Market Matters Blog

Export Exchange 2022 Kicks Off in Minneapolis With Nearly 500 Attendees

Mary Kennedy
By  Mary Kennedy , DTN Basis Analyst
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This year's Export Exchange is being held in Minneapolis, Minnesota, also known as the Mill City. Milled flour from the more than 20 stone flour mills that used to reside along the Mississippi River in downtown Minneapolis was railed to Duluth and shipped to eastern U.S. destinations for export and domestic distribution. One of the most famous mills downtown on the river is the former Washburn A Mill, where Gold Medal flour was milled until 1965, but the sign remains. (DTN photo by Mary Kennedy)

The Export Exchange in Minneapolis is a biennial event held in October, sponsored by the U.S. Grains Council (USG), Renewable Fuels Association (RFA) and Growth Energy, to offer an opportunity for education of and introduction to members of the U.S. grains production and export industries. The 2022 event, running Oct. 12 through Oct. 14, features more than 200 international customers from 50 countries and nearly 300 domestic suppliers of U.S. coarse grains and co-products, including distiller's dried grains with solubles (DDGS). Domestic suppliers will be in attendance to answer questions and facilitate trade.

This year, USGC is sponsoring 21 trade teams made up of agricultural product importers, government officials and agribusiness leaders from more than 50 countries in support of the Council's headline event, Export Exchange. Eleven of these teams arrived in the U.S. over the weekend of Oct. 7 to visit farm operations and export facilities, as well as conduct meetings with partners along the value chain.

USGC said the trade teams represent a diverse group of industry leaders who contribute to strong U.S. export numbers year after year in commodities including corn, DDGS, ethanol, sorghum and barley.

"Hosting trade teams prior to Export Exchange is a great opportunity for these stakeholders to meet the people that produce the materials they need," said Emily Byron, USGC director of global programs. "There is nothing like conducting business face to face and that's what makes this entire event so impactful for U.S. agricultural exports." USGC is a leading nonprofit member association dedicated to expanding exports of U.S. corn, sorghum, barley and related co-products, including ethanol.

Opening the conference on Thursday, Oct. 13, was Minnesota Ag Commissioner Thom Petersen, who informed the attendees that Minnesota is the fifth largest ethanol producer in the U.S., with four Class 1 railroads and seven ports on the Mississippi River and including Duluth, situated on Lake Superior.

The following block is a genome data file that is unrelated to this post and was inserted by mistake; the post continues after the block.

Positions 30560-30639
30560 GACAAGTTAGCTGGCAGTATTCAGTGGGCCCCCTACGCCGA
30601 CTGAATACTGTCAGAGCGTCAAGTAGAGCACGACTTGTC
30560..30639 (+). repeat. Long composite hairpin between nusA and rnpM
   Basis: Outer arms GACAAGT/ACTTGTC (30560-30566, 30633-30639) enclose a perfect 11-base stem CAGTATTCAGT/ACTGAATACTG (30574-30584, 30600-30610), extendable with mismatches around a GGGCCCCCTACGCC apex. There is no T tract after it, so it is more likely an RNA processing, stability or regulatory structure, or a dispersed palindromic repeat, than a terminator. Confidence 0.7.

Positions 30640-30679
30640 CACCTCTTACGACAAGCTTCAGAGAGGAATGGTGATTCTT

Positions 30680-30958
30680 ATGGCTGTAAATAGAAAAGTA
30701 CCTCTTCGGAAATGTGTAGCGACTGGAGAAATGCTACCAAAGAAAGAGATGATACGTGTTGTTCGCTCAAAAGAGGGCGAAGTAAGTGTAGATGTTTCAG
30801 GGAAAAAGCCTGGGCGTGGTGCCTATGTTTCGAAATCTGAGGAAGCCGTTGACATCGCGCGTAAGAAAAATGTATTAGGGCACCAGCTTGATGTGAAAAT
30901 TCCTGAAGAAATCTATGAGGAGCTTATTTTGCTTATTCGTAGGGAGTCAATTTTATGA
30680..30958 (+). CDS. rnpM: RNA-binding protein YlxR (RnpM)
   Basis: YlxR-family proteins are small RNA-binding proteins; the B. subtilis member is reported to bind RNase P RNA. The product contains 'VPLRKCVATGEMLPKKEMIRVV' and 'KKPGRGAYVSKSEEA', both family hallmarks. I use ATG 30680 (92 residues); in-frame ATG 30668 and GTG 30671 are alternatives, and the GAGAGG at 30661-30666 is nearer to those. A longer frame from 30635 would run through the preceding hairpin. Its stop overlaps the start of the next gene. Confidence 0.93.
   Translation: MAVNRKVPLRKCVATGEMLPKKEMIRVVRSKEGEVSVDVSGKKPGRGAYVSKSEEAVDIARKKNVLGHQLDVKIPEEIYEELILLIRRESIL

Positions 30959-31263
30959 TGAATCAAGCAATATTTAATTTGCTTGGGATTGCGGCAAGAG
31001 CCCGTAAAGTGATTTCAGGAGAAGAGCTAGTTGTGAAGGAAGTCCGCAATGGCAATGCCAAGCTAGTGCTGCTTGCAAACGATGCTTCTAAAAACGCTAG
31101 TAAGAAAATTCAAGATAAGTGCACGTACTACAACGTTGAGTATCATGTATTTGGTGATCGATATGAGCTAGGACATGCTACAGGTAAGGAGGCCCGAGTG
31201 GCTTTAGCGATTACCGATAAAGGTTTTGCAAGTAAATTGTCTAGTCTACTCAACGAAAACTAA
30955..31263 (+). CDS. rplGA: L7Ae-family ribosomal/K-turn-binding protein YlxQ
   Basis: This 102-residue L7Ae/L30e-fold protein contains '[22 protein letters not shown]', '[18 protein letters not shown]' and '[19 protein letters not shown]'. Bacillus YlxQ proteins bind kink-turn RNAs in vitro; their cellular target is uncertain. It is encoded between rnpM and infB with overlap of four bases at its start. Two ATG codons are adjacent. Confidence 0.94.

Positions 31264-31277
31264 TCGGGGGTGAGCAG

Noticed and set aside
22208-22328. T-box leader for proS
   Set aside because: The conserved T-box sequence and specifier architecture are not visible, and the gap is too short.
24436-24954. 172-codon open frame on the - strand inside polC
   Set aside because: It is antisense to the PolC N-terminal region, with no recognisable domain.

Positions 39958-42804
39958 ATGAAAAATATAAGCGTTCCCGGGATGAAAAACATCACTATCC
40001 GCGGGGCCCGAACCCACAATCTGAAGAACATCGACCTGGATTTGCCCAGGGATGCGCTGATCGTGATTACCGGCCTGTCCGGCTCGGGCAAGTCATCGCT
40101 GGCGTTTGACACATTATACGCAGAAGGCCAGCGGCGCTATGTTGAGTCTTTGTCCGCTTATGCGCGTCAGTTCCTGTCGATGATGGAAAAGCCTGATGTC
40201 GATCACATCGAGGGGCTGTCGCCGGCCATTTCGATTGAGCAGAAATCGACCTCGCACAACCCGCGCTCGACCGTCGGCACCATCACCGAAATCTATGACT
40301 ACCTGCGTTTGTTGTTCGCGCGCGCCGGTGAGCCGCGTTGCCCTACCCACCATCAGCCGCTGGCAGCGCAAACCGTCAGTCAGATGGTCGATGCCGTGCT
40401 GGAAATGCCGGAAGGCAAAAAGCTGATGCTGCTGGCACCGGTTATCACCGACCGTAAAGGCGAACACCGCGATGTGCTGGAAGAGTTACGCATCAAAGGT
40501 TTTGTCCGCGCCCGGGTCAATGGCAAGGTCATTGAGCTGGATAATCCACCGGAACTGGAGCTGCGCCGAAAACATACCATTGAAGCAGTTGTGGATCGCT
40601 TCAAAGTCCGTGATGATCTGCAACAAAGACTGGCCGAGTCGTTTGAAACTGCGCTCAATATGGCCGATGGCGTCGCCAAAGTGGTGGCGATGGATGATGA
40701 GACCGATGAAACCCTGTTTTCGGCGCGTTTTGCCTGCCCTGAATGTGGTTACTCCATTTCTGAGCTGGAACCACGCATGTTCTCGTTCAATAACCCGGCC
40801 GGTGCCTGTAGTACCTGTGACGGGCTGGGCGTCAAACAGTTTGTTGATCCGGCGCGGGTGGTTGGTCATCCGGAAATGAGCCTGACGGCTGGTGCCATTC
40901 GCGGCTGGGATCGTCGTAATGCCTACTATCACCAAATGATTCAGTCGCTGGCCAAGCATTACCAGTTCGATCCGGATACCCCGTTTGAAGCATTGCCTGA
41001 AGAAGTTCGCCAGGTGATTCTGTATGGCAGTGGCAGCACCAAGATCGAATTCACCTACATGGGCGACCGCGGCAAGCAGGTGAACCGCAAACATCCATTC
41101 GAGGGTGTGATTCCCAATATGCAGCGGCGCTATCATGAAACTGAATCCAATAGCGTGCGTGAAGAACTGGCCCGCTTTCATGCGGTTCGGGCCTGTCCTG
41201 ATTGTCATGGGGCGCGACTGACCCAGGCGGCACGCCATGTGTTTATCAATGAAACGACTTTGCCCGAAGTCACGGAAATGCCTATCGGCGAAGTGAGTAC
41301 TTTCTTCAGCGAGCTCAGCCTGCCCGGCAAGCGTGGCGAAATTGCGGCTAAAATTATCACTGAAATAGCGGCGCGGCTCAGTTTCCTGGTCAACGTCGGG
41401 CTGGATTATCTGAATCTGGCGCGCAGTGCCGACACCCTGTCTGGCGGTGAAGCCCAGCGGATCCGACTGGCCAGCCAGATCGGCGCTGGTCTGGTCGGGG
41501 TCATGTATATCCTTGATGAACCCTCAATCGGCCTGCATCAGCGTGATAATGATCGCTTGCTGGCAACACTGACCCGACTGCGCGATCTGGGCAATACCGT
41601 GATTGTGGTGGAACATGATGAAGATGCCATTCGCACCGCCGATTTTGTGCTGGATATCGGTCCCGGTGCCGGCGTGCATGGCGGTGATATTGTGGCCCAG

Petersen said a milestone was set in the Port of Duluth/Superior this past spring when containers loaded with dark red kidney beans were shipped from there and became the very first containerized shipment out of the Twin Ports.

According to the Duluth Seaway Port Authority, some of the beans went to the Port of Palermo, Italy, and the remainder to the Port of Antwerp, Belgium. The 200 20-foot containers contained 80% of beans grown by Minnesota farmers with the balance from Wisconsin farmers.

Peterson also talked about the "strength of Minnesota's corn crop this year with an improvement in yields even after two years of drought." Petersen also talked about of the importance of global trade at the state level, saying Minnesota established an office in Taiwan that recently helped secure the sale of $2.7 billion in corn and soy products to that country.

The other top speaker of the day was USDA Acting Deputy Under Secretary for Trade and Foreign Ag Relations Jason Hafemeister. He spoke about the importance of global trade, especially to U.S. farmers and the importance of bringing greater trade opportunities to U.S. farmers through broadening and improving its customer base.

There was plenty of time for networking before and during lunch and then the afternoon featured speakers touching on inflation, shipping and logistics, DDGS, pet food and aquafeed.

Day two looks to be as jam packed as day one and should leave all the attendees feeling grateful they were able to come this year after COVID-19 caused the Export Exchange to be cancelled in 2020 and 2021.

Mary Kennedy can be reached at

Follow her on Twitter @MaryCKenn


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